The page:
The government has refused to make the Universal Credit benefit regime any less punishing.
Tory welfare delivery minister Will Quince said last week that administrative costs meant “it wasn’t even really considered as an option” to change the benefits structure or to turn the loans given to bridge the five-week wait into grants.
Giving evidence to the Work and Pensions Select Committee, Quince said, “Even if we were able to secure the £2.2 billion a year that would be required to do that, it is not operationally deliverable.
“And that is the biggest reason, amongst many, many others, why it wasn’t even really considered as an option.”
Neil Couling from the Department for Work and Pensions said recovering advances from people was already built into the computer system and would need “human beings” to staff such a significant change.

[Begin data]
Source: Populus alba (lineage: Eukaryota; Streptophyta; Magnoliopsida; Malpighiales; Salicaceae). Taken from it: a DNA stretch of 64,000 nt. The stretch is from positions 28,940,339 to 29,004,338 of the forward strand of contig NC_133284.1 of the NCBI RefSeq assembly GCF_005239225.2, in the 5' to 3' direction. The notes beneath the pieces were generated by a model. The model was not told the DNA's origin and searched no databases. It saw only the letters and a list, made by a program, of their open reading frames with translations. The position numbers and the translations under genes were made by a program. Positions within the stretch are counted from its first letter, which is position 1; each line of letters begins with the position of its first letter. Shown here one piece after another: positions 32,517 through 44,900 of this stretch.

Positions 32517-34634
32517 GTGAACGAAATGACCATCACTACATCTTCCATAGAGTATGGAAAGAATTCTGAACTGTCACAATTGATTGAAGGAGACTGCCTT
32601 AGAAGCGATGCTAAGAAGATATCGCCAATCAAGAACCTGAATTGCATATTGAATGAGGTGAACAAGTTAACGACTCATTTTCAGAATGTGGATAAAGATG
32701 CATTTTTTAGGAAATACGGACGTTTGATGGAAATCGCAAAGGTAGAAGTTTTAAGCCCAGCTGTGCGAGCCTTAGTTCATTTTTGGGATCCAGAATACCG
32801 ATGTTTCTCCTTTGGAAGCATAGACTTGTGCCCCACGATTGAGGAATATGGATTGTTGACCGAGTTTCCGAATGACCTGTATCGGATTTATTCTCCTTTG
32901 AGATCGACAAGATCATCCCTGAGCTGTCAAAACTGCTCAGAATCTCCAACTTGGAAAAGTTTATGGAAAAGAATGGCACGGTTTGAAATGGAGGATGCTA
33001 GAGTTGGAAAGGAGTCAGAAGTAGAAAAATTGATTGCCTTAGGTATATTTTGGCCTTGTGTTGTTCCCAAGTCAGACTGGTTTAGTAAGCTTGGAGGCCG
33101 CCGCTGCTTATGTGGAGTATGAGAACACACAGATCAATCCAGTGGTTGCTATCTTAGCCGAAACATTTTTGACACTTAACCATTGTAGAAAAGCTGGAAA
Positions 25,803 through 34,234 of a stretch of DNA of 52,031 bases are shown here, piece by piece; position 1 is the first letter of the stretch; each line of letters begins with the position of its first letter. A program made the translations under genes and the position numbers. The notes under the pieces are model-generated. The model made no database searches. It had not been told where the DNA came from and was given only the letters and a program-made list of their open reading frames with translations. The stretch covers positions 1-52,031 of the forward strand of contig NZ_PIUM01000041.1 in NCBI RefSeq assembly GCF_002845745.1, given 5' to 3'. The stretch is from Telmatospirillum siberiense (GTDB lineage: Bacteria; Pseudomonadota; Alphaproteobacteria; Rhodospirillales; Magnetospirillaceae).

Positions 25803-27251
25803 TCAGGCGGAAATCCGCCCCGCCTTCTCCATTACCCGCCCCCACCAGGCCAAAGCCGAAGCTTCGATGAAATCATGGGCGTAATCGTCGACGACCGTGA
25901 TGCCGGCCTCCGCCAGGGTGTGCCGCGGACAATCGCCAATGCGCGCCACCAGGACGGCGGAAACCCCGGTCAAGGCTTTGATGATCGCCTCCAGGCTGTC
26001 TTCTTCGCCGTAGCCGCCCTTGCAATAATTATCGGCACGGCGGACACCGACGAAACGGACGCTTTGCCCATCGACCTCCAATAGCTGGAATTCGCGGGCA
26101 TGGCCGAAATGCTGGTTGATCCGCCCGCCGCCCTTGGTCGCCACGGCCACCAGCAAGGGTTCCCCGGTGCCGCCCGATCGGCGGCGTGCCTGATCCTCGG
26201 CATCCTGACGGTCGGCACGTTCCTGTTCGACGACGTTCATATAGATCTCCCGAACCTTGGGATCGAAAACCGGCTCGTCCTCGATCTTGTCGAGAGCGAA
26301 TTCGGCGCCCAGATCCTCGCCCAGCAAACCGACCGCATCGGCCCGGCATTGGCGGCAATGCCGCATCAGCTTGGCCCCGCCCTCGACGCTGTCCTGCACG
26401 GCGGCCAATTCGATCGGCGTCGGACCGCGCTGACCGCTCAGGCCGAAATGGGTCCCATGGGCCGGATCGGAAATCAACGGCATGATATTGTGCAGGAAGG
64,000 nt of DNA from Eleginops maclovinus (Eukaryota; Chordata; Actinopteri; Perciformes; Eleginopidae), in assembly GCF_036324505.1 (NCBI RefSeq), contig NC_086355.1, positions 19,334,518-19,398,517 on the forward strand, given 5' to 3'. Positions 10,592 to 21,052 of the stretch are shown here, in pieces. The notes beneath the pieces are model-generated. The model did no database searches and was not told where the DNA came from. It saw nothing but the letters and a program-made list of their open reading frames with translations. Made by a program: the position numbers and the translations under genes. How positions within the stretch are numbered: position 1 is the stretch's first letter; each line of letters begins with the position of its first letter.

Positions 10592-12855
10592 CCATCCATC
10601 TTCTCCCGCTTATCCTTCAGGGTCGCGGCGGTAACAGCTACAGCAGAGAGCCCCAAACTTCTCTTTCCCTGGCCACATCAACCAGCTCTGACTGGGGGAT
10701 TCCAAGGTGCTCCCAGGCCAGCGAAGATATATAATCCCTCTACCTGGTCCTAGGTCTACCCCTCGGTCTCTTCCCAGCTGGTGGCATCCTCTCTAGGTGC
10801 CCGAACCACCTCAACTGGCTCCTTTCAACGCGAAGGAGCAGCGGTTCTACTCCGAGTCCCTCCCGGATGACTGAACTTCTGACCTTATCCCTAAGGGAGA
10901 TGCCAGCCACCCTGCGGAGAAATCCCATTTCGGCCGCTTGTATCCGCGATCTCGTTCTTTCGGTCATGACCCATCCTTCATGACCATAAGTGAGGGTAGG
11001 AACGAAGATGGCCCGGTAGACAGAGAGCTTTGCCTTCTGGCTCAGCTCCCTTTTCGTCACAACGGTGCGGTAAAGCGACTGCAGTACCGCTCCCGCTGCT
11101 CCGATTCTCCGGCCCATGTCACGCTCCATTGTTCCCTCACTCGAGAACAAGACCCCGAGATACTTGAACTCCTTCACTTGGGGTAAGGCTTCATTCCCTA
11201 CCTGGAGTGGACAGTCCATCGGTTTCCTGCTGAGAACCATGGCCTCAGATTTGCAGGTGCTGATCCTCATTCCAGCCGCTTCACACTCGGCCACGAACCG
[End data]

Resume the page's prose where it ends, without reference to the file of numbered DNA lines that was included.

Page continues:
In the six weeks up to 12 April, 1.5 million people applied for universal credit, and around 560,000 people have had advance payments processed since 16 March.
Fifty leading anti-poverty campaigners last week issued a letter saying that tens of thousands of families forced to sign on to universal credit in the last few weeks would discover they would receive no support for any third and subsequent children born since April 2017.
This is because of the two child limit on benefits. Campaigners called for a change to the regulations.